“These documents revealed the truth about the U.S. government’s secretive, murderous drone war, including that the killing of civilians was far more widespread than previously acknowledged,” Betsy Reed, The Intercept’s editor-in-chief, said previously. “The Intercept will not comment on our sources. But whoever brought the documents in question to light undoubtedly served a noble public purpose.”

Hale faced multiple counts of violating the World War I-era Espionage Act before pleading guilty to the single charge. He was sentenced last month to nearly four years in prison. Prosecutors sought nine.

Sign up for Daily Newsletters

Thank you for being a Washington Times reader. Comments are temporarily disabled. We apologize for the inconvenience.

Source link

“Vital” by Vector Is Just That – RedState

In a world gone quite mad, finding something to hang onto has become even more a matter of necessity than before. Over the ages humanity has clung to the arts, finding solace and inspiration for perseverance through music, painting, sculpture, dance, or other expressions of tapping into the divine nature reminding us we are not alone and this world is not all there is. Now, just in the nick of time, the much-loved yet little-known band Vector has made Vital, its first album in 26 years. And oh, was it worth the wait.

Vector was and is the brainchild of bassist/lead vocalist/main songwriter Steve Griffith and guitarist Jimmy Abegg. Originally rooted in Sacramento, California’s Warehouse Ministries, alongside fellow bands and artists such as The 77s and Charlie Peacock Vector pursued an artistic path of alt rock with Christian-based if not always overtly evangelistic lyrics. The band never achieved the public recognition, or same within Christian rock circles, of its compatriots. Still, it established a small loyal core of aficionados who since 1995’s Temptation have longed for Messrs. Griffith and Abegg to give it another go. Finally they have.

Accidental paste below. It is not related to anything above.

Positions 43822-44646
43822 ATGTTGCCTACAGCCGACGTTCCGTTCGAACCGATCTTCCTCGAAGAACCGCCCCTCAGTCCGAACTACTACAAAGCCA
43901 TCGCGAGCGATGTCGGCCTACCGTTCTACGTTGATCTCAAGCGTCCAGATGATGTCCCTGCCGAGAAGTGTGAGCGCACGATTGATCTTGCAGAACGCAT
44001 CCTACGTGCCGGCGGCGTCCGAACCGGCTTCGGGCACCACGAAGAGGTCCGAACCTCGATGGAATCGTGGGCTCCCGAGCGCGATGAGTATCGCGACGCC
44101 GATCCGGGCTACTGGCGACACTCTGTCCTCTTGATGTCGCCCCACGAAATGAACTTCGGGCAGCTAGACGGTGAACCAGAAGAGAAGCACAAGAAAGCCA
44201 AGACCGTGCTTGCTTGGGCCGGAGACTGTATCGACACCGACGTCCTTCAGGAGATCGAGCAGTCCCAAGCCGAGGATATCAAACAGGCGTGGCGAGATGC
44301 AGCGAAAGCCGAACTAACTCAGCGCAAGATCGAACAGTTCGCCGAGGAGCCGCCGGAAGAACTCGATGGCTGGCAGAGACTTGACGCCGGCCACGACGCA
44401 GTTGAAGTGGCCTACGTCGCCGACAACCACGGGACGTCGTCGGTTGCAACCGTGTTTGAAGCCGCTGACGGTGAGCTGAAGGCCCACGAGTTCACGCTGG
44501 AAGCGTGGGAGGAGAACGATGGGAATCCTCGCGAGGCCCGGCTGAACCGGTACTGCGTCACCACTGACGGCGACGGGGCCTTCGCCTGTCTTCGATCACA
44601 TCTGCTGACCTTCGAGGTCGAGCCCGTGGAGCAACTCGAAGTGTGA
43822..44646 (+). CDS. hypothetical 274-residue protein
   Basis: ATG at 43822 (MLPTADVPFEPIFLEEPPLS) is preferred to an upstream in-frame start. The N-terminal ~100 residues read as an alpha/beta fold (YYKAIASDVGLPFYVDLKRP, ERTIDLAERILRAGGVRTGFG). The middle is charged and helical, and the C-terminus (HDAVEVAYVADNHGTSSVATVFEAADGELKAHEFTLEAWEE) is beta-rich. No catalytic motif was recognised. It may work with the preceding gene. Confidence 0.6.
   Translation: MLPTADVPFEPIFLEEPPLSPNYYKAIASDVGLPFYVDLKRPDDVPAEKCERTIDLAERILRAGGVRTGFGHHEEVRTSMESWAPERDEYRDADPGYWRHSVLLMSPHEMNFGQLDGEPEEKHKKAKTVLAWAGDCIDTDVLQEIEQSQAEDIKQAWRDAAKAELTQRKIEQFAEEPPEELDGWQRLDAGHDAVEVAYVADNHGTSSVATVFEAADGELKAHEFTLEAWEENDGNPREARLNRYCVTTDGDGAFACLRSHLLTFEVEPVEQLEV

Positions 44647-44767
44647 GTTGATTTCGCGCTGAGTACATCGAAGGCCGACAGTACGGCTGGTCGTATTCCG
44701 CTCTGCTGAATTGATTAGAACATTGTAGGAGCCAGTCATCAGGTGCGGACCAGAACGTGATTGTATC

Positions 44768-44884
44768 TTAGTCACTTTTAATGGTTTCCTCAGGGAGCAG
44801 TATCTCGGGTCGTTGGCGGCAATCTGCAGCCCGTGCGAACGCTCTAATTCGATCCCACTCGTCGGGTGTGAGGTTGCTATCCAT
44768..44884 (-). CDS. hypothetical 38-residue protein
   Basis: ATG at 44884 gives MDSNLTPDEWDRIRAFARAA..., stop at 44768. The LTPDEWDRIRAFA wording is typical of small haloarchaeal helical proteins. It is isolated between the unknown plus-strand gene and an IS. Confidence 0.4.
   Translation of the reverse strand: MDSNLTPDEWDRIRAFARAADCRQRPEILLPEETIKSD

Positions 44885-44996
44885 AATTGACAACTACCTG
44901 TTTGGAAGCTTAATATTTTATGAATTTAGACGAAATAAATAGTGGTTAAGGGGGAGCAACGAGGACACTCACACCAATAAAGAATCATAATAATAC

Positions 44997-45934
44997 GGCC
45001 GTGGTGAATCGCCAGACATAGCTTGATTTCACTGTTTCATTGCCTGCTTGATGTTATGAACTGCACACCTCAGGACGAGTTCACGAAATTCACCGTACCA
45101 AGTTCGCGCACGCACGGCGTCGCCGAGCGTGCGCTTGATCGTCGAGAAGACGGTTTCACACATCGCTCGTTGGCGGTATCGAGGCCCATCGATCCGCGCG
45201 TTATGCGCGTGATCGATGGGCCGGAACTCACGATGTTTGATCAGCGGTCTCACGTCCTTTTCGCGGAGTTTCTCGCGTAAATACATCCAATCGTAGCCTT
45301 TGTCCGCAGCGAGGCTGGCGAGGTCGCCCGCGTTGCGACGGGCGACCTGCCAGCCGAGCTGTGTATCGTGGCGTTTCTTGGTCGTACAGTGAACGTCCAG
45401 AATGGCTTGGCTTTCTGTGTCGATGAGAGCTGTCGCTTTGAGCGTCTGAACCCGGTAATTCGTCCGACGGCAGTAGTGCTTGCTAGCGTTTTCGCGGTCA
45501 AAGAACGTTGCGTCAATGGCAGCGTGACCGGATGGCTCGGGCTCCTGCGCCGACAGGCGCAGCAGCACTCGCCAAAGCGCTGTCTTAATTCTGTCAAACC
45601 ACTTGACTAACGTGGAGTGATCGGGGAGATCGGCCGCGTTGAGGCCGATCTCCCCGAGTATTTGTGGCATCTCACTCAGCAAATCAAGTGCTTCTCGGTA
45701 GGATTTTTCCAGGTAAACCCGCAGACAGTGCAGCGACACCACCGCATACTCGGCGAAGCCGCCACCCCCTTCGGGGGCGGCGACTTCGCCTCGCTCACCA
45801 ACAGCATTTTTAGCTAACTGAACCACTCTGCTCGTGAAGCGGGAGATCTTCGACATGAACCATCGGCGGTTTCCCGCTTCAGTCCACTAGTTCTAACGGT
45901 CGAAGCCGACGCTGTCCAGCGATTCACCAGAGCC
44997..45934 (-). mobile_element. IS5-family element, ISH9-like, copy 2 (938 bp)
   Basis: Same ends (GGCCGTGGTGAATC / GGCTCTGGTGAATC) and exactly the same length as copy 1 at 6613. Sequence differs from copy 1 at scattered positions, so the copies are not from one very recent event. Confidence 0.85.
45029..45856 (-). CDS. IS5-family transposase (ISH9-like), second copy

The new album leans heavily on Vector’s more straightforward rock tendencies and steers clear of the techno flavorings of its first few albums. The band is that rarity of having a sound familiar enough to be comfortable yet with more than sufficient innovation and edginess to be original.

The fortunate few music duets create a synergy lifting the end result to something far greater than either artist can accomplish individually. Griffith and Abegg have that quality in spades. The two blend together and feed off of one another in a seamless, exhilarating whole. Twenty-six years apart? Sounds more like 26 minutes, if that long.

Lyrically, Vital is a much more straightforward Christian album than one usually associates with Vector. This is accomplished without sloganeering or “Christianese” clichés. instead, Vector weaves its faith into its words organically. The lyrics flow with the melody, the melodies sitting atop powerful, tasteful riffs and rhythms.

In short, Vital belies the notion of older bands reuniting strictly for the paycheck when artistically they have long been a spent force. Setting aside the notion there is any money involved (this is classic Christian rock, after all), Vector has graced up with a superb effort laced with truth and unbridled enthusiastic rock’n’roll. It is albums like this that make the search for nuggets amid the morass of popular music worth the effort. The performance is impassioned and precise, the songs meaningful. Vital by Vector is everything one can want in a rock album and then some.

The album is available at the band’s record label’s site.

Source link

Lab founder shows damage COVID jab’s spike protein inflicts on vital organs 

SAN ANTONIO, Texas – (LifeSiteNews) An independent lab founder and seasoned pathologist has graphically displayed the inflammatory damage to vital organs inflicted by the COVID jab-created spike protein.

During a one-year anniversary White Coat Summit on vaccines, Dr. Ryan Cole emphasized the finding that the spike protein created by injected mRNA spreads throughout the body, and itself causes disease – and he had the lab images to show it.